Gershon Offline
member

Registered: 07/08/11
Posts: 1109
Loc: Colorado
It's not just the accuracy of the compass. It's the accuracy of the person reading it.

Anyway, I went out and tested it. I marked my start on the GPS as a waypoint. Then went out and walked to different locations and took a bearing back to the start. I was consistantly 1 degree left of the GPS.

Thank again for challenging me on the statement.


Edited by Gershon (01/12/12 09:06 AM)
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#160208 - 01/12/12 12:43 PM Re: Brain Teaser - Navigation skills [Re: Gershon]
billstephenson Offline
Moderator

Registered: 02/07/07
Posts: 3917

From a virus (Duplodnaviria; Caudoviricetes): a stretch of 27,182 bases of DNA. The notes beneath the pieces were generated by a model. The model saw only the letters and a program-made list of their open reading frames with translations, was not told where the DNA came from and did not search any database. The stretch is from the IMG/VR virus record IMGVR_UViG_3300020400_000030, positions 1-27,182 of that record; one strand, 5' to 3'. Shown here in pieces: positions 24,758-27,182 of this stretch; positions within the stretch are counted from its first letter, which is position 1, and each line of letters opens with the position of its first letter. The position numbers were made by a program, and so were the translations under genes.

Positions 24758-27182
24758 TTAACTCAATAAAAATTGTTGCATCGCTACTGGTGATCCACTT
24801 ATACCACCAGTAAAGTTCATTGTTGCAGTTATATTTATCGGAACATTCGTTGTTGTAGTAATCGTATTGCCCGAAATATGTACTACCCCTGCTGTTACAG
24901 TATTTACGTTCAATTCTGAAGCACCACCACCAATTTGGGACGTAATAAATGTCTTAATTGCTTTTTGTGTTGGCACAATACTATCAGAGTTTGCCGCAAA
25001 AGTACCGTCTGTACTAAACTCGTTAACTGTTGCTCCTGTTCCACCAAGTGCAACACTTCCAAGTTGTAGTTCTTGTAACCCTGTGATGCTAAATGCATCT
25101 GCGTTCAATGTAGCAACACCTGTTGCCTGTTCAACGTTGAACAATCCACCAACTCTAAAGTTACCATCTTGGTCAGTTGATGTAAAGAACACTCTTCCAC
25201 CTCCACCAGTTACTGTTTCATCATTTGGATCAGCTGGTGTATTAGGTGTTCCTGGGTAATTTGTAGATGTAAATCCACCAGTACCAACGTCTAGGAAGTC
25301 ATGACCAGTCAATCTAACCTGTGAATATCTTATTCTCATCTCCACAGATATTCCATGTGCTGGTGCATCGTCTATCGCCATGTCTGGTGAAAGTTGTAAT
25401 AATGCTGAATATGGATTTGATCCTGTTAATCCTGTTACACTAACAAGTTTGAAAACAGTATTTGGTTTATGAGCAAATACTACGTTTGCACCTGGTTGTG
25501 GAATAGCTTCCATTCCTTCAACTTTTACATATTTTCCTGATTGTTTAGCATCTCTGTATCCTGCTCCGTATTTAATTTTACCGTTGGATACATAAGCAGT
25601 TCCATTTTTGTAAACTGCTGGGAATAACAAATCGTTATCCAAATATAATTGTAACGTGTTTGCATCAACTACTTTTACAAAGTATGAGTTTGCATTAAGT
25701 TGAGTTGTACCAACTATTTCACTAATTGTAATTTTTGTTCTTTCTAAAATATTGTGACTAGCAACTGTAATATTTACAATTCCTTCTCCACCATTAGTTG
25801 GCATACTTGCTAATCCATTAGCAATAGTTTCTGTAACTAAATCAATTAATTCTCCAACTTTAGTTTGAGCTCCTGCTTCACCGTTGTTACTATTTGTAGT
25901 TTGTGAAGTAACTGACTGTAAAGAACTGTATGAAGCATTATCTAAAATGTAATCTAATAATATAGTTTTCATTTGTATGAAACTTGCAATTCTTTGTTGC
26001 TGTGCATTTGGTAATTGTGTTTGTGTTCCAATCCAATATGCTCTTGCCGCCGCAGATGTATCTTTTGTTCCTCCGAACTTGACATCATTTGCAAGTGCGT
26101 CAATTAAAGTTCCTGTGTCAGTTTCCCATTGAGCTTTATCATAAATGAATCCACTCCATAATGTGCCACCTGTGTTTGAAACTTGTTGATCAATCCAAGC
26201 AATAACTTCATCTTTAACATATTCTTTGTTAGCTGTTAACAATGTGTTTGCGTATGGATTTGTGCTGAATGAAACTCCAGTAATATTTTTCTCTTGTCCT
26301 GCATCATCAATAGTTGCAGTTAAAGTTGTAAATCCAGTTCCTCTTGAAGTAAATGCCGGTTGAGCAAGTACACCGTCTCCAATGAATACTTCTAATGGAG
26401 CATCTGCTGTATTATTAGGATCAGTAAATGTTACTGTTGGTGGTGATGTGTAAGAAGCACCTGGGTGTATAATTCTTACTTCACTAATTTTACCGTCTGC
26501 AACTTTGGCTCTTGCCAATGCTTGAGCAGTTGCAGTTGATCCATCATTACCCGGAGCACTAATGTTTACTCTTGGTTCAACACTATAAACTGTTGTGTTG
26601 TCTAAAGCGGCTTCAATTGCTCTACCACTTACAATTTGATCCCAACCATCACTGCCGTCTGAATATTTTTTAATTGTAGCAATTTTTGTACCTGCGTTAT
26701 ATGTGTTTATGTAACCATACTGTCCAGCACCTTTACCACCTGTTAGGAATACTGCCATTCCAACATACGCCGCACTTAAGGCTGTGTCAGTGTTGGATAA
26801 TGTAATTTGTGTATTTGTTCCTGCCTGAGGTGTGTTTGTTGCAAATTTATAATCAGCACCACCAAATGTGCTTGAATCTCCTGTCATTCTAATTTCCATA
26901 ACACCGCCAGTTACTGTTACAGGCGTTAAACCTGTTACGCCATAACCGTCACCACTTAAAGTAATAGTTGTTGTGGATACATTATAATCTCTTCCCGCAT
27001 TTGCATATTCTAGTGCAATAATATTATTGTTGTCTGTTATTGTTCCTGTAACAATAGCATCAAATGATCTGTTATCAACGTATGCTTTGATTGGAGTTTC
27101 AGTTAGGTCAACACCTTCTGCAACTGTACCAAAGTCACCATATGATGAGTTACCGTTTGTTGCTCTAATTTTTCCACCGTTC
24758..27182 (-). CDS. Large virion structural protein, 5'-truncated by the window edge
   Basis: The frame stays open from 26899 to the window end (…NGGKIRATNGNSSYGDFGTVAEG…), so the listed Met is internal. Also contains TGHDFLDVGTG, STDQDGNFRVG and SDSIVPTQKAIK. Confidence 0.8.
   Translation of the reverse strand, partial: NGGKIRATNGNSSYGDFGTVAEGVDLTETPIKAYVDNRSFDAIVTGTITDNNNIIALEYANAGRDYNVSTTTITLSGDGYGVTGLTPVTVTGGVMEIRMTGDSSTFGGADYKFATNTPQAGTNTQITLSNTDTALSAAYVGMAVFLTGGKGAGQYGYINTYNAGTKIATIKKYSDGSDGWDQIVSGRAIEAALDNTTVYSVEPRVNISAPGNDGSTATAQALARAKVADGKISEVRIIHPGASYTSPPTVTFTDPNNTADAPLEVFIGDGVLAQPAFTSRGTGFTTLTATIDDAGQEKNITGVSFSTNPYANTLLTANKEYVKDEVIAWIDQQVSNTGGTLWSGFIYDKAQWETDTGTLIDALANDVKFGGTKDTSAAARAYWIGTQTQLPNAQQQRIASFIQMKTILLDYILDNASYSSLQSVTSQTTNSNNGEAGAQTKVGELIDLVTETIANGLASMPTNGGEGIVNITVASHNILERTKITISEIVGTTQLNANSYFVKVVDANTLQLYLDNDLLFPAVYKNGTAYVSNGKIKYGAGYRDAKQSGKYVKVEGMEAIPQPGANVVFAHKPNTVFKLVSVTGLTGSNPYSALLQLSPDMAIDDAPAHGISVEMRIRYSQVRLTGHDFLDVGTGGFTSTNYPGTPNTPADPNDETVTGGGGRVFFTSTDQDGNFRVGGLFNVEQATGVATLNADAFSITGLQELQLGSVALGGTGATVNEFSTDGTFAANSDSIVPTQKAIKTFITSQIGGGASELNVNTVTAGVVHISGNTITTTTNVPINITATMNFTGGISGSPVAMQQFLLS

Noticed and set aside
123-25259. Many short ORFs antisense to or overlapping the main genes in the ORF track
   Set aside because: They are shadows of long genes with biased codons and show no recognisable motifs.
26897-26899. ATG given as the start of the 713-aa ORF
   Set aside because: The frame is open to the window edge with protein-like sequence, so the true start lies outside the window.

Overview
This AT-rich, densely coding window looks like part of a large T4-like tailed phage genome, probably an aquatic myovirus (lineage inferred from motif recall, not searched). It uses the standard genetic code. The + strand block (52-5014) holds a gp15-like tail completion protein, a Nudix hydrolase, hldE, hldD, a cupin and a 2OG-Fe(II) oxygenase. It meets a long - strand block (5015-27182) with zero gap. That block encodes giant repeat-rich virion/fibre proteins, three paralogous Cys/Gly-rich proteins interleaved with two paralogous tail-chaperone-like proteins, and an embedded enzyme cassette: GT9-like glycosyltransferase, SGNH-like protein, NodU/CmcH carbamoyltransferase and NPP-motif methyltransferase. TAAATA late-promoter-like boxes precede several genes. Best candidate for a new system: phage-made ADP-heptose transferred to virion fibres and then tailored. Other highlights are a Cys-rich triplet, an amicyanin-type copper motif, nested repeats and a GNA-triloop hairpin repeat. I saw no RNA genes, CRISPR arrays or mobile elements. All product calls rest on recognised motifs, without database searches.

Loc: Ozark Mountains in SW Missouri
Quote:
I marked my start on the GPS as a waypoint. Then went out and walked to different locations and took a bearing back to the start. I was consistantly 1 degree left of the GPS.


Wouldn't the accuracy of the GPS would affect this reading too?
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#160219 - 01/12/12 03:17 PM Re: Brain Teaser - Navigation skills [Re: billstephenson]
oldranger Offline
member

Registered: 02/23/07
Posts: 1735
Loc: California (southern)
I would say that a variation of one degree would be trivial in nearly all real world situations.

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#160223 - 01/12/12 04:12 PM Re: Brain Teaser - Navigation skills [Re: oldranger]
Gershon Offline
member

Registered: 07/08/11
Posts: 1109
Loc: Colorado
Yes, the accuracy of the GPS would affect things. An accuracy of one degree is plenty good for real world situations.
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http://48statehike.blogspot.com/